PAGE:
August 16, 2022

We Show Sharks Some Legal Love

Every summer, when people start going to the beach, we hear reports of shark sightings. Shark encounters get everyone’s attention—and not always for the reasons they should.

Beyond their sensational reputation as top predators, sharks are canaries in the coal mine. Healthy shark populations are key to biodiversity in the marine ecosystems on which we all depend. In addressing the problem of declining biodiversity, Earthjustice’s Oceans team focuses on legal and policy efforts to protect sharks.

Most people don’t realize that there are more than 450 species of sharks roaming the world’s oceans, and some of them are worldwide emissaries that migrate great distances. The variety of shark species is mind-blowing. Interesting tasseled wobbegongare “carpet sharks” that hug the ocean floor and mingle with reefs. whale sharks It is the largest fish in the world (some the size of a school bus) and can swim entire oceans to feed on huge tiny plankton and fish eggs. this goblin shark It is a species that prowls in dark waters about a mile below the ocean’s surface. In the Pacific, some native Hawaiians view the graceful Oceanian whitetip sharks as sacred guardians.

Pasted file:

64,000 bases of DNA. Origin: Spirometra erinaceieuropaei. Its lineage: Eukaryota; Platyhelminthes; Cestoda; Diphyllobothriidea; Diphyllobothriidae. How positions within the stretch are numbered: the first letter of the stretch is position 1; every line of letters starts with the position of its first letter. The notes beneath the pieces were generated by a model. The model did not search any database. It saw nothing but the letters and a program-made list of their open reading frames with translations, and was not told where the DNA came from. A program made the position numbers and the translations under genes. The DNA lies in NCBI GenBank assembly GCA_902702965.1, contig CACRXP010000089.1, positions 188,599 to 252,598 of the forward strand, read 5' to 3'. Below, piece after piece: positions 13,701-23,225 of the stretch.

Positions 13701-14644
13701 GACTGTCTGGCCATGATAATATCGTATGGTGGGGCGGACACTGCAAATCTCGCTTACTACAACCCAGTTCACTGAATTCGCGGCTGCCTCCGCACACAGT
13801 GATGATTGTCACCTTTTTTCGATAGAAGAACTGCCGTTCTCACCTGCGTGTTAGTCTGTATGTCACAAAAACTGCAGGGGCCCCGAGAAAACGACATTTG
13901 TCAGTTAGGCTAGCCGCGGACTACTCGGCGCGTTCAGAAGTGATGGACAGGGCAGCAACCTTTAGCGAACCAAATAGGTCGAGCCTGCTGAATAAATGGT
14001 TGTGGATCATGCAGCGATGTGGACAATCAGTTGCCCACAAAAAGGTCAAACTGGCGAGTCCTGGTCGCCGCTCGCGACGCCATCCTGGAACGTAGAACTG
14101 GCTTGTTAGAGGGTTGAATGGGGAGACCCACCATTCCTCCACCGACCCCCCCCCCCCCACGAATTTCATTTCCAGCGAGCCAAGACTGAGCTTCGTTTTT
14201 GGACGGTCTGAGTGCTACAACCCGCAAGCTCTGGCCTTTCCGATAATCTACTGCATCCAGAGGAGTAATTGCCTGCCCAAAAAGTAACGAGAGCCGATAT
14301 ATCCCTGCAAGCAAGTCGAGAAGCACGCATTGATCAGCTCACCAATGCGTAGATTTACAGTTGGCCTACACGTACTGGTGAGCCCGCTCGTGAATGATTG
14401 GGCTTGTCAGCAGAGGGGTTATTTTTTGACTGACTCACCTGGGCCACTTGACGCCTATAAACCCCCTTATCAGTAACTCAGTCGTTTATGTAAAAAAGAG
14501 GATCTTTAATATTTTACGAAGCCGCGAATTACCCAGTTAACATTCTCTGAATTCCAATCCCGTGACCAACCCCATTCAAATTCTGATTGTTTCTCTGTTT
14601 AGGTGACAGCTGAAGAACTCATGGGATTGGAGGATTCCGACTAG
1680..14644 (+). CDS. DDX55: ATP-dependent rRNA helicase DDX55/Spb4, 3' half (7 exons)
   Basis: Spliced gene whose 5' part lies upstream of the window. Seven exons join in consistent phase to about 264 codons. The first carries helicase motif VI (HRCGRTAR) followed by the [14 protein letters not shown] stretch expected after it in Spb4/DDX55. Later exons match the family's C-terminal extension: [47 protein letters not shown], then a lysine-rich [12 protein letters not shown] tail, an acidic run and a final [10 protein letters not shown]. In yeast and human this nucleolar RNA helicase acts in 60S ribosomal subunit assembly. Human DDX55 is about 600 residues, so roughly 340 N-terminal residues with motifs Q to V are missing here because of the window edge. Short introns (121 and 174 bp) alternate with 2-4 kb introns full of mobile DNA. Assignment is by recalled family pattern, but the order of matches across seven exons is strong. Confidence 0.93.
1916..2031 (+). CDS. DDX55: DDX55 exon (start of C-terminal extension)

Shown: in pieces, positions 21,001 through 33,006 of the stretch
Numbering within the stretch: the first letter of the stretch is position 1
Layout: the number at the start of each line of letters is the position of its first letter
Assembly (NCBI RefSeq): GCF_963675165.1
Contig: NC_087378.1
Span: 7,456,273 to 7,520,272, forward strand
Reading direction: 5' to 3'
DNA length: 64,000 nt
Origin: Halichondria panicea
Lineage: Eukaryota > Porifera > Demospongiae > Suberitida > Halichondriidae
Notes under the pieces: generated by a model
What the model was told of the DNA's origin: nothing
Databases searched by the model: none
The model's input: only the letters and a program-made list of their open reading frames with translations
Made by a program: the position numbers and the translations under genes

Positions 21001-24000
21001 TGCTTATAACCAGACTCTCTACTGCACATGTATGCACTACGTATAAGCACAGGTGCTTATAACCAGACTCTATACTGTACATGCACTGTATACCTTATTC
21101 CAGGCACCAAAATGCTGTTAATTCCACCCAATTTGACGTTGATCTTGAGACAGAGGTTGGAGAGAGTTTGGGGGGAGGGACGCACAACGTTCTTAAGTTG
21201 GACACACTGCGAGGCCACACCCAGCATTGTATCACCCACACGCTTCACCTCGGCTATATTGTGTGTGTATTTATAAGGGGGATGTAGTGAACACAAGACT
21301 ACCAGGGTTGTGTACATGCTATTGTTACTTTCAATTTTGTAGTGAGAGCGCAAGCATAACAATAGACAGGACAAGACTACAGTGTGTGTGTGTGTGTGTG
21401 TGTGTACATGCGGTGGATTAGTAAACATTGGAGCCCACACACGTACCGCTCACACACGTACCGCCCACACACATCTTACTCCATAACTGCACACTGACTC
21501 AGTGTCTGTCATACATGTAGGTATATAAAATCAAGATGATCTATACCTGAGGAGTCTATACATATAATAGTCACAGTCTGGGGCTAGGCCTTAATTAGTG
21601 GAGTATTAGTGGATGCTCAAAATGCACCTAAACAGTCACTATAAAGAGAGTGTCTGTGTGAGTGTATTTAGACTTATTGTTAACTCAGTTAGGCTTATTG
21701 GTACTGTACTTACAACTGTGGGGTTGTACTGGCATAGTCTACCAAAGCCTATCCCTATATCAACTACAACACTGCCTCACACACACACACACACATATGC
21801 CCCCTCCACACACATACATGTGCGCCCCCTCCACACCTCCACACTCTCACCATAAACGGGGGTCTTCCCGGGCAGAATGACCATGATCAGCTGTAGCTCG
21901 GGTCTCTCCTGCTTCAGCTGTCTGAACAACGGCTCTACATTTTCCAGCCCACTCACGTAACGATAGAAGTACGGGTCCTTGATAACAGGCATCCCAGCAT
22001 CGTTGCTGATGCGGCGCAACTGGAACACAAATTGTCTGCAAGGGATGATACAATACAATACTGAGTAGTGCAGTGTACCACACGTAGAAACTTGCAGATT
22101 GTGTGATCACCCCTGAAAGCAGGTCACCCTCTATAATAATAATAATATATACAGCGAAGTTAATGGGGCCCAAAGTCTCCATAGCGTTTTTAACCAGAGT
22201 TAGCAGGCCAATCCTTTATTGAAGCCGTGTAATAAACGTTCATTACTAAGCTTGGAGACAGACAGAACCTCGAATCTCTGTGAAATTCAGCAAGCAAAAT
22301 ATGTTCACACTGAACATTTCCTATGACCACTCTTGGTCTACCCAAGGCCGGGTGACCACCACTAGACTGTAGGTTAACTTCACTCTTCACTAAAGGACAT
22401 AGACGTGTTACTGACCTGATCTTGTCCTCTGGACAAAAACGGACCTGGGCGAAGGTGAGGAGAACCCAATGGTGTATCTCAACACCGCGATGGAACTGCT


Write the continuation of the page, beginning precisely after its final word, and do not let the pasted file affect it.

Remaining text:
The biggest threat to sharks is not great white shark hunters like Captain Quint. jaws – daily overfishing. aspect New York Times “In just the last half-century alone, humans have caused a staggering decline worldwide,” the reports said. Sharks and rays floating in the open oceans, scientists have found in the first global assessment of its kind, published in the journal Nature. ocean Sharks and rays have declined 71 percent since 1970, mainly due to overfishing.”

Industrial fishing can be a death sentence for sharks, even if they are not targets. Sharks and other creatures are killed unintentionally as “side-fishing” by longline fishing fleets targeting other species, including tuna and swordfish. Boats drag hook-filled ropes stretching up to 50 miles. Once caught, a shark can struggle for hours and die. Even if pulled into the boat and left alive, it may die later from stress, infection or injury. Many other protected species, including giant manta rays, sea turtles, seabirds, and marine mammals, become bystanders on these longlines.